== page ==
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English Religious Slang: in Search of linguistic Identity

Borys, D. P. and Garmash, O. L. (2019) English Religious Slang: in Search of linguistic Identity. European Journal of Science and Theology, 1 (5). pp. 49-66.

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The research is concerned with English religious, slang, i.e. substandard, familiar, and informal vocabulary which is employed by persons identifying themselves as believers with reference to their religious affiliation. The historical precursor of religious slang studies was the empirical evidence collected by W. Tyndale, J.C. Hotten, J. Redding Ware, and E. Partridge in the 16th-20th centuries. As the core notion of this article, religious slang is differentiated from similar linguistic phenomena, namely general religious vocabulary and religion-related slang. The elaboration of a typology of religious slang allows for delimiting its three major types: Christian slang, Judaist slang, and Muslim slang. Christian slang is by far best represented, which is due to the worldwide spread of Christianity, the multiplicity of its denominations, and the longevity of the proselytizing tradition. Christian slang discloses 10 linguistic trends reflecting the on-going process of neologization of the English religious vocabulary, characterized by the emergence and synthesis of new notions, analogical and humorous word-formation, semantic change, and wordplay. Judaist slang contains a much more limited amount of empirical evidence, which has to do with its marked fixation on tradition, both linguistically and culturally, and manifests itself within two trends. Muslim slang is least represented among the three types, which results from the intrinsic conservatism of Islam.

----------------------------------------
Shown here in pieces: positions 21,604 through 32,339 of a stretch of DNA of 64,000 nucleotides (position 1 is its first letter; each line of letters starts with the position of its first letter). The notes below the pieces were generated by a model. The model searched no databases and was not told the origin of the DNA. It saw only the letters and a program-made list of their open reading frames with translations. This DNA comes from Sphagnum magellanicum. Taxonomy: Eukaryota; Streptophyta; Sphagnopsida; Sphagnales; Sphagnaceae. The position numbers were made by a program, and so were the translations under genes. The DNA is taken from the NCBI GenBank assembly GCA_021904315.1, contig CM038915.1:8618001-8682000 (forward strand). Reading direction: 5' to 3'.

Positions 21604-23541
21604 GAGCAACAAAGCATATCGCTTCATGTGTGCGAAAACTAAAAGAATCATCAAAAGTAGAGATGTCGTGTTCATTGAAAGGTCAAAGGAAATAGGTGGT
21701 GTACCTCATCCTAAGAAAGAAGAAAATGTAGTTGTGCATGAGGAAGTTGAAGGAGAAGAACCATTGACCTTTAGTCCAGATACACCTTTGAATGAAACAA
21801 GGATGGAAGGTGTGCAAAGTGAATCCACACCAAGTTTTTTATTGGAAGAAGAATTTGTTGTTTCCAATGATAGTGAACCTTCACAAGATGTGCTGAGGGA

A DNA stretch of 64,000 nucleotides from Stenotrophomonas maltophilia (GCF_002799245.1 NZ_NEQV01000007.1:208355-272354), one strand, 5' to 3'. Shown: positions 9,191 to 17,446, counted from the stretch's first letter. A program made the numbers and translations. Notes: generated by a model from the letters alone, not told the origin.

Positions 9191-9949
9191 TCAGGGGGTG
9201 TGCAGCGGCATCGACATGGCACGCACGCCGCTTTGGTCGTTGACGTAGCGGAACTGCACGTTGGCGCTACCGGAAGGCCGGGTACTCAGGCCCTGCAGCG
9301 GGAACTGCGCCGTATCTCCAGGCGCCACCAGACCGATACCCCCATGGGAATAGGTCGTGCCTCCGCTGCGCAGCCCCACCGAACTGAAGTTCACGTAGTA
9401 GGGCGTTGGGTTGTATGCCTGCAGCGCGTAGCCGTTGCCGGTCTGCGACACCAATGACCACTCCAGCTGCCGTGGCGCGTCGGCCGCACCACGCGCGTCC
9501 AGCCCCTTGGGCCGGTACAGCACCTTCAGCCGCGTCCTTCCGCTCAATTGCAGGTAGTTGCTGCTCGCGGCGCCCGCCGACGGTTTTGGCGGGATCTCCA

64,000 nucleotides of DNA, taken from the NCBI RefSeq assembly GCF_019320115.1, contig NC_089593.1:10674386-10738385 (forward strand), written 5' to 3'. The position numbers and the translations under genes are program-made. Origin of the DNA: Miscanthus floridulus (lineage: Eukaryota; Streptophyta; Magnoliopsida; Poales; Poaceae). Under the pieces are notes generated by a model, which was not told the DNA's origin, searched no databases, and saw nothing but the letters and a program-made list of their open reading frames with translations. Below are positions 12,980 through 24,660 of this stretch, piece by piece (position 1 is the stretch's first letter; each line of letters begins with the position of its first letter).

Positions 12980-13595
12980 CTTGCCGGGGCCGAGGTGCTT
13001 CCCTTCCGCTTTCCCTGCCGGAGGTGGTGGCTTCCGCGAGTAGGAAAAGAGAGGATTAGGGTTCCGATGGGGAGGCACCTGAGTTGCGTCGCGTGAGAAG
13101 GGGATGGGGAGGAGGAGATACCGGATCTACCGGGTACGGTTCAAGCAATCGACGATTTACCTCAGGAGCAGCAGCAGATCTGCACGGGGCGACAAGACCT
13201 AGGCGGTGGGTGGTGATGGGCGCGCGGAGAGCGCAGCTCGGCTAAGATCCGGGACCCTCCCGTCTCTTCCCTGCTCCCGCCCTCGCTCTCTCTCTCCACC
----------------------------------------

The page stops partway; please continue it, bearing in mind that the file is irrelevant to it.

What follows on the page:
Item Type: Article
Subjects: P Мова та література > PE Англійська мова
Divisions: Філологічний факультет > Кафедра германської філології
Depositing User: Кафедра методики викладання германських мов
Date Deposited: 30 Sep 2019 13:20
Last Modified: 31 Jan 2020 09:08

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